Finally. What does texture have to do with technoculture? Going back to the thought of Marx, Nietzsche, Deleuze and Guattari, those radical philosophers often misquoted by r/acc and u/acc accelerationists, it is important to have an (anti-)systemic approach to politics, technology and music.
What I mean with this statement is that it is only when we look at a music scene as a broader geography, when we understand capitalism as a historical process, when we theorise subjects as a multiple and inter-connected body, that we can understand the granularity of the co-evolution between people and technologies.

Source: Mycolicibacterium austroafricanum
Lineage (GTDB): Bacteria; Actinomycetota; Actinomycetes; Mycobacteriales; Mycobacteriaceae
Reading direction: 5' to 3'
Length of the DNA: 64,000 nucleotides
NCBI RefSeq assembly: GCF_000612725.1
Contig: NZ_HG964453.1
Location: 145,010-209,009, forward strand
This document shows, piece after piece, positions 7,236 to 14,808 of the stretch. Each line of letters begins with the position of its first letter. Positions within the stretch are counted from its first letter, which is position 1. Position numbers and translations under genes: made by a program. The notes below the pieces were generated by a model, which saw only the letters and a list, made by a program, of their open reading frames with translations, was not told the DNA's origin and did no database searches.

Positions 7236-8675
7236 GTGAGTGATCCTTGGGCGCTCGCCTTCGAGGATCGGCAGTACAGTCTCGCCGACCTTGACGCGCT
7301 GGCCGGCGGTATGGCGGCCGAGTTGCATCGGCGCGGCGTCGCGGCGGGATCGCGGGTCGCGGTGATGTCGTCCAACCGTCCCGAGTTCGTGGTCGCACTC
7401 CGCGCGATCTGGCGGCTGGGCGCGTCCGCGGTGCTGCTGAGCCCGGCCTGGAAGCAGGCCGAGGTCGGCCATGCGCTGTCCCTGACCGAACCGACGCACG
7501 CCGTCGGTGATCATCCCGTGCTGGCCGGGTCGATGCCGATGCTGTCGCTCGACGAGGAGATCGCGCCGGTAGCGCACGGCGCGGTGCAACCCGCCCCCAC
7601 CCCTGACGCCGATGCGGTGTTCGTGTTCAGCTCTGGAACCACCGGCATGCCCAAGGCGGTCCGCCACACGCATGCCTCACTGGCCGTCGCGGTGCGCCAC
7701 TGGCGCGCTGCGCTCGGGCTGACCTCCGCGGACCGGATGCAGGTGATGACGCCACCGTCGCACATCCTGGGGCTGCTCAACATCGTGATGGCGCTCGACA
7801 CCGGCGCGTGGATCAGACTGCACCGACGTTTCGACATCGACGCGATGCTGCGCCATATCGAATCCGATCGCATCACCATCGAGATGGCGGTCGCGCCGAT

Breaking with sexism in clubs, breaking with the boundaries imposed by commercial music festivals, breaking with oppressive security apparatuses, and breaking, to conclude, with automated behaviours, need a systematic understanding of spaces and cultures.
If we extrapolate techno music from its subjects and if we de-contextualise technocultures isolating parts of their elements, the risk it is to use and impoverish the experiences of others, which is a sign of disconnection from politics that result into a celebration of our already inflated informational bubble.
When it comes to the speculation over the future of techno and technoculture, a focus on subjects and contexts gives in turn a better depiction of how people and marginalised groups experience changing social relations. This is only a starting point, and an effort to push back those transcendental visions that often participate to the “accelerationist fashion” into the joy and immanence of dancing to techno music.